An emotional service of prayer, patriotism

Memorial: About 15,000 mourners gather at Yankee Stadium to honor those who died in terrorist attacks Sept. 11 and to issue a message of unity

Terrorism Strikes America

The Nation

September 24, 2001|By Gady A. Epstein | Gady A. Epstein,SUN NATIONAL STAFF

NEW YORK -- Yankee Stadium, this city's stage for countless triumphs, became the nation's stage yesterday for mournful tragedy, in an emotional ceremony of prayer and patriotism.

By subway, bus, car and foot, more than 15,000 mourners, including many rescue workers, relatives and friends of the missing, made a solemn journey to the Bronx and tearfully looked to God at the House that Ruth Built.

"Today we offer a prayer for America," actor James Earl Jones said in opening remarks. "Together, we will face the future with hope, people of many faiths but one nation, under God, indivisible, with liberty and justice for all."

The three-hour interfaith service took place 12 days after terrorists flew passenger planes into both towers of the World Trade Center, leaving more than 6,500 people missing or dead. Politicians, entertainers and more than two dozen leaders and representatives from the Christian, Jewish, Muslim, Sikh and Hindu faiths offered words for the fallen and their families, and virtually all delivered a proud, defiant message of unity to the attackers.

"Our skyline will rise again," Mayor Rudolph W. Giuliani said to cheers. "To those who say the city will never be the same, I say you are right. It will be better."

Giuliani was joined on stage by former President Bill Clinton, New York's U.S. senators, Hillary Rodham Clinton and Charles E. Schumer, Gov. George E. Pataki and by talk-show host Oprah Winfrey, who led the ceremonies. The archbishop of New York, Cardinal Edward Egan, gave the first of two invocations.

"Strengthen our injured, console our families, from whom so many have been taken so brutally," Egan said in his prayer. "We need courage to deal with our pain."

Many in the crowd wept off and on through an afternoon of emotional highs and lows, from the singing of the national anthem by three New York City police officers to Bette Midler's performance of "Wind Beneath My Wings" to the steady drumbeat of tributes for the lost. Some songs and prayers were greeted with cheers and chants of "USA," while others met instead with a sad, reverent silence.

At one point, the crowd joined hands and sang along quietly as the Boys Choir of Harlem and the Girls Choir of Harlem performed "We Shall Overcome." Rabbi Joshua M. Davidson, 33, who lost a classmate from Princeton University at the trade center, held hands with the Sikh man standing next to him, Prabhjit Singh, 21, who also had lost a friend. Singh in turn joined hands with Omar Carpio, a Peruvian still hoping to find his youngest brother, Ivhan Carpio, 24, a cook who worked at the Windows on the World restaurant.

Together, both subtly and overtly, the speakers conveyed a message of religious and ethnic tolerance, and the crowd responded with applause, especially for the Muslim chaplain of the New York Police Department, Imam Izak-El M. Pasha.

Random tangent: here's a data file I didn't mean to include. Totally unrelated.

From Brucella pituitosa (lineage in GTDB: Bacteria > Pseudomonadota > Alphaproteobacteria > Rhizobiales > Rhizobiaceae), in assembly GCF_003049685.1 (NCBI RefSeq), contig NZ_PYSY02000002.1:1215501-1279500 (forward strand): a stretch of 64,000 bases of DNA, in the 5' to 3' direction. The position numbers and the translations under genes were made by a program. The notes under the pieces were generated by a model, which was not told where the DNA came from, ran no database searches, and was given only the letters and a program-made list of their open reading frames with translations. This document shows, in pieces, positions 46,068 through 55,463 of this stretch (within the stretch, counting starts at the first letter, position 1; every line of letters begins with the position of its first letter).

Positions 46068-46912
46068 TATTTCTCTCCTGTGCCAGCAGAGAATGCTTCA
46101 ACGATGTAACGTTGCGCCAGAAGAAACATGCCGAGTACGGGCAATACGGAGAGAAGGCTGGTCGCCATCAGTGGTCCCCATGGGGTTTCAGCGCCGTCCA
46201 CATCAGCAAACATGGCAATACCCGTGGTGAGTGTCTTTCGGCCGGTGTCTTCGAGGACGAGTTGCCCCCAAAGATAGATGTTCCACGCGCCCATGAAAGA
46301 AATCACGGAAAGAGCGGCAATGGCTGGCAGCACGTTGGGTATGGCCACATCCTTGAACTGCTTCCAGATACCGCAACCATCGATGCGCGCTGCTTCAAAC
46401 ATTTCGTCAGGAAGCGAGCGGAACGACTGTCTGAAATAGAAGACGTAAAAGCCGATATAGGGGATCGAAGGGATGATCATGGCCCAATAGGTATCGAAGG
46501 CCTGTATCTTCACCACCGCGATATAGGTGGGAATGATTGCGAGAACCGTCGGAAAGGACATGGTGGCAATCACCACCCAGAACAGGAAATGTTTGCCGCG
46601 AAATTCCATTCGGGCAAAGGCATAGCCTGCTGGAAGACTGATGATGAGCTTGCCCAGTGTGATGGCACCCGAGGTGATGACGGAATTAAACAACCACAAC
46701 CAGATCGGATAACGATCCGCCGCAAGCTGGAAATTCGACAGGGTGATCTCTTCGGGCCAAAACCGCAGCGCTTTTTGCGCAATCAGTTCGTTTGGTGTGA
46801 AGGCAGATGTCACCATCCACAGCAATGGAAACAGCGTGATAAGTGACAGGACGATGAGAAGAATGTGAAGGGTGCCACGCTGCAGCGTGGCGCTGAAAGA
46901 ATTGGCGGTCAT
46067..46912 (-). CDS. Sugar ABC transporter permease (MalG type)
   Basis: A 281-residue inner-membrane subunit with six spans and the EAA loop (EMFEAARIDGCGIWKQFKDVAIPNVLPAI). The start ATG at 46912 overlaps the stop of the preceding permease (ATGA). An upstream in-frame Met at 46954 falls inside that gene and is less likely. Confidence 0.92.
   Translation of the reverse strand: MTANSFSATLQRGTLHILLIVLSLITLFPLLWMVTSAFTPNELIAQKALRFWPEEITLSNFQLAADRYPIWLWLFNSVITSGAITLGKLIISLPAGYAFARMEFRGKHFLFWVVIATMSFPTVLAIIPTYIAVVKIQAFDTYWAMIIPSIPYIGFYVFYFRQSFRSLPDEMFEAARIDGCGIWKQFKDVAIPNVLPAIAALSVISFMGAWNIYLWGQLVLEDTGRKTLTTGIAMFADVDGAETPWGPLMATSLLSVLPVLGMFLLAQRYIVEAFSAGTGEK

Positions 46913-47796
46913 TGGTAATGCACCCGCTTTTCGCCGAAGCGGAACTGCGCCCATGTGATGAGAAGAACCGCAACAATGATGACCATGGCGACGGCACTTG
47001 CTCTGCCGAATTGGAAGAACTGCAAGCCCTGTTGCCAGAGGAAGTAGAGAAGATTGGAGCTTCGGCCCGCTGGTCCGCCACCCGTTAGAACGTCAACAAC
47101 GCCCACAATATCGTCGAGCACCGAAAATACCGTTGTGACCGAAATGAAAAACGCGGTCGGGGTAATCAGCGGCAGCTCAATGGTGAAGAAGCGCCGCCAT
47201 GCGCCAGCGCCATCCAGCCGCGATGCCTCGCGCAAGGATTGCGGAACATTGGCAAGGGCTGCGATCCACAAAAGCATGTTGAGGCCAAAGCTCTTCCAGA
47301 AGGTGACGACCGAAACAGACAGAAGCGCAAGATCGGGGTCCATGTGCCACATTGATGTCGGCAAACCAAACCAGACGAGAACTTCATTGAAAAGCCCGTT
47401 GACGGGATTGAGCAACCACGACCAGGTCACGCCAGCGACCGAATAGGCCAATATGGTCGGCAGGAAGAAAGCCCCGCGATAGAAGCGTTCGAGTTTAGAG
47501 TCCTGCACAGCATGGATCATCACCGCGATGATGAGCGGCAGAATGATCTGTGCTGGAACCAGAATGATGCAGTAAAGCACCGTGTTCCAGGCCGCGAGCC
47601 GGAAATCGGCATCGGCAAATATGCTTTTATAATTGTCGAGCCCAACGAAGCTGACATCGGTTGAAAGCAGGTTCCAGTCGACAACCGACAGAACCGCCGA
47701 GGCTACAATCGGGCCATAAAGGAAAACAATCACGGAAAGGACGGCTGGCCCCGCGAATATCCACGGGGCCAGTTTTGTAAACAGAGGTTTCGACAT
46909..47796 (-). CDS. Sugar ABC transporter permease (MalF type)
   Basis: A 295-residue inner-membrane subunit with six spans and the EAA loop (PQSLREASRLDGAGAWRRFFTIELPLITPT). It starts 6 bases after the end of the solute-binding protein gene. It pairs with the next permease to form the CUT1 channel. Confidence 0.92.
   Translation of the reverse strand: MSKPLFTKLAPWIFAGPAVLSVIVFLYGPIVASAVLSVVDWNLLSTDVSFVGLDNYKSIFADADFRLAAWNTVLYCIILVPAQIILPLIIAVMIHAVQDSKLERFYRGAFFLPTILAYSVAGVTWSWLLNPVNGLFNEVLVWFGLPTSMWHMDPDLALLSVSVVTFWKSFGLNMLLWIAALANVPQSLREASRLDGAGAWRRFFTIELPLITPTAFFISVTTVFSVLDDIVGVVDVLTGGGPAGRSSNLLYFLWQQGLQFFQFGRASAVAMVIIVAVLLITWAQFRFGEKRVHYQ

"We Muslim-Americans stand today with a heavy weight on our shoulders, that those who would dare do such dastardly acts, claim our faith," Pasha said.

"We condemn them and their acts, their cowardly acts, and we stand with our country against all who would come against it," he continued, to a thunderous roar from the flag-waving crowd. "We are Muslims, but we are Americans."

Turnout for the prayer service was far lower than the 55,000 expected, which some in attendance said was probably because of the difficulty in obtaining the free tickets, which for a long time were available at only a few locations in the city. The service also was shown on a number of television stations in New York, on cable news stations, and on giant television screens in minor-league baseball stadiums in Brooklyn, Staten Island and Newark, N.J.

Some of the relatives of the missing who came to Yankee Stadium said they still held out a little hope that a few among the missing might be found alive.

Some brought the fliers they made in the first days after the attack, showing pictures and descriptions of their loved ones, but now the fliers served more as memorials.

"We want to find closure a little bit," said Raymond L. Rodriguez, 42, whose brother Angel Perez, worked for the trading firm Cantor Fitzgerald. "We've got to get on with our lives. ... We have to thank the Lord that we're still alive and bless those that are gone now."

Omar Carpio, who hasn't given up hope for his brother, arrived with a flier and a T-shirt showing his brother's image on the front, with two telephone numbers to call on the back should anyone find Ivhan. His parents wore the same T-shirts. Sept. 11 was Ivhan's birthday.

Near the end of the ceremony, as Latin singer Marc Anthony sang "America the Beautiful," Carpio leaned forward to his mother in the seat in front of him, resting his head against hers, holding her hand.

"It was a spiritual help," Carpio said of the stadium ceremony. He said he is interested in following his younger brother's path to America. "I feel confident in the unity of this country."

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